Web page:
Bake Off’s Candice Brown on finding solace in baking
By Prudence Wade
Candice Brown burst into our living rooms in 2016 as the winner of the Great British Bake Off, making a name for herself with exceptional cakes and an impressive collection of brightly coloured lipsticks.
Since her victory, Brown quit her job as a secondary school PE teacher, published a cookbook, competed in Dancing On Ice and started running The Green Man pub in Eversholt, Bedfordshire, with her brother, Ben.
Brown admits owning a pub during the pandemic has been “tough”. Ever the optimist though, she adds: “We saw one of the worst things ever to happen to the world en masse, but we also saw the best side of people – people really rallied together.”
Brown has been doing her bit over the past few months, describing how she organised care packages for the village, making “close to 200 portions of cake”. There’s no doubt something as simple as a slice of cake can bring joy – and Brown entirely understands why the act of baking has seen such an explosion in popularity as we all spent more time at home.
“Baking can be all-consuming, you get your head down into it and it’s a methodical approach,” she says thoughtfully, her dog Albus barking in the background. “It’s the weighing out of ingredients, the adding of ingredients, the mixing, and turning nothing into something that is beautiful and tastes amazing. It can make you smile, and make other people smile as well.”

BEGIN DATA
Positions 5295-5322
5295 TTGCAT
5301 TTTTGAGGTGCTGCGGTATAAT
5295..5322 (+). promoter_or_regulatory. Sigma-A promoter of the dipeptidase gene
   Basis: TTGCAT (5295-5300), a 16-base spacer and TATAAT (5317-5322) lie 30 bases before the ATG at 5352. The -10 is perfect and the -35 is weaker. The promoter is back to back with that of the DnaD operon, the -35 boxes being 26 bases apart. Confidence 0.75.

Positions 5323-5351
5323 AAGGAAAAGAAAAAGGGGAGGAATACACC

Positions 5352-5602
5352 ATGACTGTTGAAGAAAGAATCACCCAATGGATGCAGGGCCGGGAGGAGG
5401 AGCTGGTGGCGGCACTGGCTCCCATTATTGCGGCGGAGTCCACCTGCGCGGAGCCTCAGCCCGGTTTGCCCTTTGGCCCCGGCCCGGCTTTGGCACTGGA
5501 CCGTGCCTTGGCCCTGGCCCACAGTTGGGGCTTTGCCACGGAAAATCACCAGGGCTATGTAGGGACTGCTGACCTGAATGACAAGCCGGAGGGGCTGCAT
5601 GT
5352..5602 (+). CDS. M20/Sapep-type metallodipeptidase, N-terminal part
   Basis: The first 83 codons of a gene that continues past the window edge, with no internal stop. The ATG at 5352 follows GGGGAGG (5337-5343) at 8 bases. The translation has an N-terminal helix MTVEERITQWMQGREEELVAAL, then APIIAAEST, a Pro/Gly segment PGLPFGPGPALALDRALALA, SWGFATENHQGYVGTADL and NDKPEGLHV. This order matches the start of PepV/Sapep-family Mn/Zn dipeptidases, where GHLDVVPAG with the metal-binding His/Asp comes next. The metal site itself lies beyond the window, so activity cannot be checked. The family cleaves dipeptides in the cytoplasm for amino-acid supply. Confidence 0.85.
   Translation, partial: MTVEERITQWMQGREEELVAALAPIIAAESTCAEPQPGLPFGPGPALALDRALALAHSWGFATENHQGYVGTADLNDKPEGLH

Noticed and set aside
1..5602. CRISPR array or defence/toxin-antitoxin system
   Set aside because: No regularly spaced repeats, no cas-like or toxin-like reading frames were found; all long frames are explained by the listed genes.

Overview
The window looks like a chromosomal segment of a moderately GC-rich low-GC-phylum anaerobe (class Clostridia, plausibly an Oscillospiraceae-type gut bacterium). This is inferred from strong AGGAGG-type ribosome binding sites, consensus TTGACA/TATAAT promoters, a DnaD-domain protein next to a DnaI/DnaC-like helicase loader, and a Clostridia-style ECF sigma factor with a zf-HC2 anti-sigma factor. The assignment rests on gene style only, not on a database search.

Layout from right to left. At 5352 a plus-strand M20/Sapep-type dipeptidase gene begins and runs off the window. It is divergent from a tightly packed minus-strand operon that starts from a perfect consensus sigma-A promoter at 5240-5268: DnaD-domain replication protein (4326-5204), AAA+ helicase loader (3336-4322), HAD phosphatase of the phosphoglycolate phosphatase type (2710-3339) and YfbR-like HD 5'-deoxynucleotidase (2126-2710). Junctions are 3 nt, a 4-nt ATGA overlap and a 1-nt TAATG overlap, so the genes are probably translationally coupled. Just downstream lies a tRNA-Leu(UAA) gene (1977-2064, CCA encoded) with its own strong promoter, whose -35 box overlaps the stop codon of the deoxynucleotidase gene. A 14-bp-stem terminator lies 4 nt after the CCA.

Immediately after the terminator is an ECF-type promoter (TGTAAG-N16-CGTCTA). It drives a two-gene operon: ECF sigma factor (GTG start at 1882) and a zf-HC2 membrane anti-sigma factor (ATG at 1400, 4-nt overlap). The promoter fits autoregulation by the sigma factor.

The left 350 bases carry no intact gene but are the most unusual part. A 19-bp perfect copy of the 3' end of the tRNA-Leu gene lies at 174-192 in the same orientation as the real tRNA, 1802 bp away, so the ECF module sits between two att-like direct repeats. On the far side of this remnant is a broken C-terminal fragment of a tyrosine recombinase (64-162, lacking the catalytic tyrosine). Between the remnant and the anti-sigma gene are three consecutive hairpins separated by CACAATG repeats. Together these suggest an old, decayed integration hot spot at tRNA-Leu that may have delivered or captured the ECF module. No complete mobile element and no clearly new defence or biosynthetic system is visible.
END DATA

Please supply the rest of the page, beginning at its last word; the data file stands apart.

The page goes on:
From a personal point of view, Brown’s love of baking is very much linked to her mental health. “I only really spoke about my mental health last year. It’s something I had been dealing with and living with for five, six years now – including on Bake Off,” she explains. “That was one of the things I always said: baking was what I did, it was my happy place, it was my sad place; it was what I did when I wanted something to do with my hands.”
Something as simple as making bread can be a real solace when things feel overwhelming. Brown refers to baking as a “form of therapy: the kneading of it, the feeling of it, the smell of it”. Plus, she thinks this year gave anyone who was scared of baking the time and space to play around with it. Brown doesn’t think it’s anything to be afraid of, and is constantly telling people: “If it goes wrong, it doesn’t matter – you can turn it into something else.”
Despite being incredibly busy over the last few months – before pubs reopened, her staff was on furlough, so it was just Brown and her brother cooking and delivering food – Brown made time for a weekly Instagram Live she called her ‘food technology’ lessons.
She considers it a shame food economics isn’t a mandatory part of the UK national curriculum, saying: “It’s tough coming from someone who only really did practical subjects, because that’s the only time I could concentrate, whether it was PE, sport, drama, food technology.” When she was teaching, Brown met teenagers “who didn’t know what the ingredients to a burger were, or were bringing Pringles to school to eat for their lunch – they need to have an understanding of food”.
“It’s not just a case of getting your vitamins and minerals, there’s a whole other side to it,” she continues. “It’s an integral part of growing up, and it should be a compulsory life skill.”